All that remains is for me to wish you a safe journey filled with unforgettably beautiful memories that will stay with you for the rest of your life.

Posted by:   Boris  | 
Join the conversation Show comments

Lolita M. Balboa

Very informative travel tips. Thank you. I will bear it in mind.

penelope burreci

Very necessary advice for all who contemplate to foreign climes. One must do the homework first.
I had the awful experience of literally being” taken for a ride” by a taxi in Rome when I was an
innocent teenager and driven for about 2 hrs before arriving at the prebooked hotel where
the manager, fortunately stepped in and made the driver ask for the normal correct charge.
Never again, I am a lot more clued up now.

Eleanor mc Cormack

Hi I am traveling to Zanzibar on 25-10-2016 with my daughter have you any advice for safty tips I am 56 she is31 and this is first time going here ☺


Email me sheilasdsouza@hotmail.com and I will get you in touch with friends in Zanzibar who could advise you.


@lolita: You are welcome! I can only hope my travel tips can help others.

@penelope: Traveling inevitably comes with lessons; often, the bad experiences turn into anecdotes later. I am sure you took a lesson from your experience in Rome, and I am glad to read that the manager solved the problem for you. Your experience shows that anywhere you go, you can meet people who will try to take advantage of you. The challenge is, I believe, to be on your guard without becoming too tense about it and enjoy your travels.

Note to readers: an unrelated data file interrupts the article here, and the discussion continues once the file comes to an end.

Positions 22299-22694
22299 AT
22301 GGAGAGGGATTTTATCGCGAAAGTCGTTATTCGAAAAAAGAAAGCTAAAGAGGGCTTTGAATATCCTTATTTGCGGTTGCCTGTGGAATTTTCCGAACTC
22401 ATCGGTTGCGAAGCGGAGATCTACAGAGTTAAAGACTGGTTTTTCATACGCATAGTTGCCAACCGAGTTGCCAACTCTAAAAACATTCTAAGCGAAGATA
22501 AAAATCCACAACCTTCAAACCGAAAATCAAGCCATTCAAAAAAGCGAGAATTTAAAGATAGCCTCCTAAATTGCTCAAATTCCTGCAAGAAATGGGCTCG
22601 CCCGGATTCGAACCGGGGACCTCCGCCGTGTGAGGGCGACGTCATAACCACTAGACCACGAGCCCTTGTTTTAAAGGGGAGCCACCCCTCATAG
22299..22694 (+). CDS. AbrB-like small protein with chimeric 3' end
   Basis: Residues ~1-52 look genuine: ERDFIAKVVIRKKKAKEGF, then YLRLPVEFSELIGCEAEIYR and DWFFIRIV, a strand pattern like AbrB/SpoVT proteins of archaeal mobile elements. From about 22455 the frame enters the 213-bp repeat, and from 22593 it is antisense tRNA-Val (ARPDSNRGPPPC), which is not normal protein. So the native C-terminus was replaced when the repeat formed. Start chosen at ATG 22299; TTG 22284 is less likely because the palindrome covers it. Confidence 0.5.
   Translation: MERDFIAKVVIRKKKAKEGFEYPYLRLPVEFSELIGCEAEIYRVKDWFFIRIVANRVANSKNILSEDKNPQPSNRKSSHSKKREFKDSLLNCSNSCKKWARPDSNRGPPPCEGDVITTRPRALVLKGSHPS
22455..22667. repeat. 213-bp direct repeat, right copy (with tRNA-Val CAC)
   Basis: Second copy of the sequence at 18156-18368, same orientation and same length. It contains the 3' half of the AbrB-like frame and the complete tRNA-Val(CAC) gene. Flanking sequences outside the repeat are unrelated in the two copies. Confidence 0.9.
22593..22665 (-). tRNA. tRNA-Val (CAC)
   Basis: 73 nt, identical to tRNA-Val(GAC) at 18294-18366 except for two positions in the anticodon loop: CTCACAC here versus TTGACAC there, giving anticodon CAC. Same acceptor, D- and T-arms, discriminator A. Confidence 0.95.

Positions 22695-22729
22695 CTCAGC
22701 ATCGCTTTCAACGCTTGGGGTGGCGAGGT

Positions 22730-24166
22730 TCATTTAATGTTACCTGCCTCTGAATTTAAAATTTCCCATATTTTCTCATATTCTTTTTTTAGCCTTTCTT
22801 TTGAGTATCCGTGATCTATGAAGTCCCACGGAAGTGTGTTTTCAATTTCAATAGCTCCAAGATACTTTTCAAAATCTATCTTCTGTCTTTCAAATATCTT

Any advice or tips about Pakistan I’m travelling from Ireland in December and a little nervous. I’m very excited and honoured to be invited to my friends wedding there. But still as an Irish girl travelling over to lahore alone needless to say family and friends are extremely nervous although I will be staying with my friends family for my entire trip. And every one I know from there had been super positive

Frederick Bach

Maybe don’t carry small change or small bills in the same wallet as your credit cards. I was double-timed and jostled on the Mount of Olives in Jerusalem while looking for a dollar for a map they were selling. My backup credit card, a virgin card, was knocked out of my wallet without my knowledge and that day a bunch of charges went against it in Jerusalem. I mean a guy would think you could trust the Mount of Olives to be better policed.